When This is True brings you greetings, we don’t think small, we bring you the world! In this case, the planet Mars. (Yes, I know Venus is the goddess of love, but this is more up the Current Events alley, OK?)
This photo from Mars (courtesy NASA/Jet Propulsion Laboratory’s Mars Global Surveyor) just might be a holiday greeting from “The Face on Mars”. Or maybe not — the official NASA caption reads:
Happy St. Valentine’s Day from the Red Planet! The Mars Global Surveyor‘s Mars Orbiter Camera captured this unique view of a bright, heart-shaped mesa in the south polar region on November 26, 1999. This feature is located in the Promethei Rupes region near 79.6°S, 298.3°W. Sunlight illuminates the scene from the lower left. The heart is about 255 meters (279 yards) across. The presence of this mesa indicates that the darker, rough terrain that surrounds it was once covered by a layer of the bright material. (Photo Credit: NASA/JPL/Malin Space Science Systems)
Who says scientists have no sense of humor?!
Earlier in 1999, the Surveyor saw another valentine heart, but instead of a mesa, the feature was expressed as a pit:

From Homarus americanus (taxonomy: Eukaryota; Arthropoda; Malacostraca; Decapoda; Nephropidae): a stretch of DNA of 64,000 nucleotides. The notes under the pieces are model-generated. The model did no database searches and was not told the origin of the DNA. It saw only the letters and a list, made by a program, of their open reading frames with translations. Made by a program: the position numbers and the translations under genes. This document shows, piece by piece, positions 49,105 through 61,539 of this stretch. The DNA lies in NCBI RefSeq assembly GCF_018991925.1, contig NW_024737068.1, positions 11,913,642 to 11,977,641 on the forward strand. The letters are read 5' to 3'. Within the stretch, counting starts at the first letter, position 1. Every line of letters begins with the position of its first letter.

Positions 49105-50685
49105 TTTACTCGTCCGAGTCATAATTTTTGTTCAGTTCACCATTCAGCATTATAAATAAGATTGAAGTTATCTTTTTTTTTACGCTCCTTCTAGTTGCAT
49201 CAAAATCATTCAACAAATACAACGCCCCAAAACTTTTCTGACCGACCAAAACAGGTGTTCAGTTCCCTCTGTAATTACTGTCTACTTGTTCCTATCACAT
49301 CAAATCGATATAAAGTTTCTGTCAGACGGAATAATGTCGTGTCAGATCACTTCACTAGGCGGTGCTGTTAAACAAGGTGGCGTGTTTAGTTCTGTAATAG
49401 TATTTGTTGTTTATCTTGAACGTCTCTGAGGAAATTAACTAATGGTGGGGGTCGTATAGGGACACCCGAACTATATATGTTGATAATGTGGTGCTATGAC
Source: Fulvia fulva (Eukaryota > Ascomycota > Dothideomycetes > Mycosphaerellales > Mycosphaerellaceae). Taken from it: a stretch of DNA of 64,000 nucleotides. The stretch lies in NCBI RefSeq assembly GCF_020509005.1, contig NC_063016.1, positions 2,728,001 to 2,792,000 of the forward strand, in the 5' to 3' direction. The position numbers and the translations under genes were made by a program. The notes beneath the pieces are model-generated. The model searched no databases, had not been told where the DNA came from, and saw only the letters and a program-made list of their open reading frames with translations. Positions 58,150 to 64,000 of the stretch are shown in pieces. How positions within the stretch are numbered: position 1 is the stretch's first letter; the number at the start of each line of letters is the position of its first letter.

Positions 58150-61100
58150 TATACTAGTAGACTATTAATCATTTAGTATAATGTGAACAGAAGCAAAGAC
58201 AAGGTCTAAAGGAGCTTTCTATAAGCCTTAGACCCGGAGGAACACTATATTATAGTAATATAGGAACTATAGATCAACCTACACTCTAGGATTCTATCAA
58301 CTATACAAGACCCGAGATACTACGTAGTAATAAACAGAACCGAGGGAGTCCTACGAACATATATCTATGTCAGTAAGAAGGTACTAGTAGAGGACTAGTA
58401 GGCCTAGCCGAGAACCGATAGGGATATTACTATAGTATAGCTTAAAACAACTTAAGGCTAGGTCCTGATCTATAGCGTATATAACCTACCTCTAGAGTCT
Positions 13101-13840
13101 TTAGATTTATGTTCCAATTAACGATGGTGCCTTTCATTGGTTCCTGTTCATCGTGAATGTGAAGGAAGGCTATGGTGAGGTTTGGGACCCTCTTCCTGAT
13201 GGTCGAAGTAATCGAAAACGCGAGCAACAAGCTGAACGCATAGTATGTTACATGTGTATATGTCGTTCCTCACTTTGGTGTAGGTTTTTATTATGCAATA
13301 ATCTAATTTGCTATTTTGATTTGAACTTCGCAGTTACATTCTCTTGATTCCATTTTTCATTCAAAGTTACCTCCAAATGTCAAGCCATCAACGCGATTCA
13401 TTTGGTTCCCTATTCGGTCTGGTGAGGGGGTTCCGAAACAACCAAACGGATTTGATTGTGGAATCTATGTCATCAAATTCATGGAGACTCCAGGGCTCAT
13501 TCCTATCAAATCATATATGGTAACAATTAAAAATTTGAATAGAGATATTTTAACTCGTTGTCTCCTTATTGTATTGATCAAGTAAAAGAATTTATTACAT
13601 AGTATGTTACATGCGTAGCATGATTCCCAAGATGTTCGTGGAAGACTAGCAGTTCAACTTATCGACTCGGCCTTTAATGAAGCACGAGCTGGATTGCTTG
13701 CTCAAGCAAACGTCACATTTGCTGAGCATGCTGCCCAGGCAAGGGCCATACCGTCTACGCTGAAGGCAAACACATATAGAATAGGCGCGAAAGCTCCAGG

The official caption:
First, Mars seemed to be greeting Mars Global Surveyor with a Happy Face. Now, it seems as if the planet is sending its love with the latest picture from MGS’s Mars Orbiter Camera. This valentine from Mars is actually a pit formed by collapse within a straight-walled trough known in geological terms as a graben. Graben are formed along fault lines by expansion of the bedrock terrain. The heart-shaped pit is about 2.3 kilometers (1.4 miles) at its widest. The image was targeted by the MOC team in order to examine the relationship between a lava flow and the graben, and pits that disrupted and cut across the flow. The graben, pit, and lava flow are located on the east flank of the Alba Patera volcano in northern Tharsis. The image is illuminated from the left. (Photo Credit: NASA/JPL/Malin Space Science Systems)
Happy Valentine’s Day from This is True — and Mars!